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(Saint Dunstan and the Devil)
Mayfield is a large village in north-east Sussex, 9
miles south of Tunbridge Wells off the A267.
It has a beautiful high street with raised red brick
pavements. The village sign shows the figure of a
young woman and children in a flower covered meadow,
illustrating the Saxon origin of the village name,
Maghefeld, or Maid's Field.
Mayfield is famous for the legend of St Dunstan. The
saint, formerly a blacksmith was working at his forge
when the Devil paid him a visit, disguised as a beautiful
woman, with a view to leading him astray. However St
Dunstan spotted the cloven hooves beneath the dress,
and grabbed the devil's nose with his red hot pincers!
thus foiling Satan's evil intentions.
According to another legend, Satan returned again as a
weary traveller in need of a horseshoe, Dunstan saw
through the disguise once again and beat the Devil
until he pleaded for mercy, and swore never to enter
any house with a horseshoe above the door.
Not surprisingly the church is dedicated to St Dunstan.
It is set back from the main street, and was largely
rebuilt after a fire destroyed it, along with most of
the village , in 1389. It was damaged again in 1621
when it was struck by lightning. The importance of the
iron industry in the area is seen again inside the church,
where 2 cast iron tomb slabs are set in the floor of
Dunstan became Archbishop of Canterbury from 960 - 988,
and is credited with founding Mayfield Palace near the
church. It was one of the great residences of the
medieval Archbishops of Canterbury. It ceased to be an
ecclesiastical residence and was sold off in 1567.
It was bought by Sir Thomas Gresham, founder of the
Royal Exchange, and he entertained Elizabeth 1st there.
In 1864 it was purchased by the Dowager Duchess of Leeds
and presented to The Sisters of the Holy Child Jesus.
It was converted into a Roman Catholic boarding school,
and remains so to this day. Visitors to the convent
may see the famous tongs of St Dunstan, and his anvil.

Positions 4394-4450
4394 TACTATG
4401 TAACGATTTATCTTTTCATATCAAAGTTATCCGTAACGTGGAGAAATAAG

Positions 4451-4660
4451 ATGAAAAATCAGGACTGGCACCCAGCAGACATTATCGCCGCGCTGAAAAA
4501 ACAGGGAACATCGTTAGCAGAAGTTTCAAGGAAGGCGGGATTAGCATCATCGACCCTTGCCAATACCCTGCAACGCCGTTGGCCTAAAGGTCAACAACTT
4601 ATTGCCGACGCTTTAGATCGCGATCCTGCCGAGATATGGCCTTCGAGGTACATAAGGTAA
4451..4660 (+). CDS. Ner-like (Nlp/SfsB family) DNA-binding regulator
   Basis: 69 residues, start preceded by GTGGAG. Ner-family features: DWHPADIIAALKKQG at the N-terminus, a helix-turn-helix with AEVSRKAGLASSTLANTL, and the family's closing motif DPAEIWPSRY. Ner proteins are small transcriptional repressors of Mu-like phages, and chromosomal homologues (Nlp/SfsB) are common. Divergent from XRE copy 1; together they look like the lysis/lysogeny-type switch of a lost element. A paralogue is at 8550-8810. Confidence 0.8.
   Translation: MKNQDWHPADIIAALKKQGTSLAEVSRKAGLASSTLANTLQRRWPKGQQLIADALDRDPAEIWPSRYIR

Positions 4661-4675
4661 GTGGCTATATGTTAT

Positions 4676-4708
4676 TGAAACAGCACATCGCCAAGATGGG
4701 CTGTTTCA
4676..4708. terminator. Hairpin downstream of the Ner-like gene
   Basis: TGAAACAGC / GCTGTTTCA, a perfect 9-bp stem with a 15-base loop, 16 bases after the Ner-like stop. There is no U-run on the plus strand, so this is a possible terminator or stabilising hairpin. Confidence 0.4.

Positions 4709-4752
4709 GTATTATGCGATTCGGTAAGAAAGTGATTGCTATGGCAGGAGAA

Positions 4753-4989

Like many places in the area, Mayfield prospered at the
height of the iron industry, and much of its finest
architecture dates from that time. 'Middle House', in
the High Street is a splendid oak beamed Tudor Inn.
The date 1575 is carved into the barge boards. Eighteen
years before the inn was built during the reign of
Queen Mary , four Protestants were condemned here and
burned at the stake in Lewes . The martyrs were not
forgotten by the community, which has a thriving
Bonfire society. In fact Mayfield's Bonfire Boys and
Belles, are one of the oldest Bonfire organisations
in the country.
1710's brought major smuggling into the area with the
Mayfield Gang and their leader Gabriel Tomkins, a
bricklayer from Tunbrige Wells, bringing relatively
non violent owling (Wool smuggling). The gang consisted of local farmers
and others , who smuggled their own wool abroad, and brought in brandy
and silks by return. They usually made well organised trips to the coast
with 20 - 30 armed men.
They were not cruel, and usually tied up people who crossed them, but
released them later, rather than killing them as per the later
Hawkhurst Gang and Groombridge Gang . In 1721 Gabriel was chased from
Burwash to Nutley and arrested , the gang without its leader broke up.
The Mayfield Gang had wide support from the local population as they
only used violence if it was used against them, and the profits they
made went into the local community.
The area was affected by the Swing Riots in the autumn of 1830 with the
land workers demanding reasonable wages, these were put down forceably
by army on 15th November. A number of local workers were imprisoned or
transported to the colonies.
Nearby Argos Hill features an unusual post mill. It has been a feature
of the area since 1834. Restored now, it was almost demolished during
the First World War when it was considered too good a landmark for
In September 1880, the steam train line was built from Eridge to Hailsham ,
stopping in Mayfield . The single line track became known as the
Cuckoo Line after the Cuckoo Fair held at nearby Heathfield .
This village is associated with the Sussex Bonfire Societies , who provide
noisy processions, unbelievable outfits and fantastic firework displays throughout
the month of November - a spectacle not to be missed.
| Mayfield is quite a large village, and has a nice
range of shops.
The nearest small shopping centre is Heathfield
about 4 miles to the south, with the nearest large
town Tunbridge Wells about 8 miles north.
The Heathfield to Tunbridge Wells bus service passes
through the village.
The nearest trains are at Wadhurst about 5 miles
north east, providing a 1 hour journey to London,
with a service every 30 minutes.
| The High Street in Mayfield is a beautiful example
of the East Sussex Iron wealth, with many Black and
It is well worth walking up and down the High Street
and examining the buildings.
At the top of the hill looking towards Wadhurst is
a very nice view north west.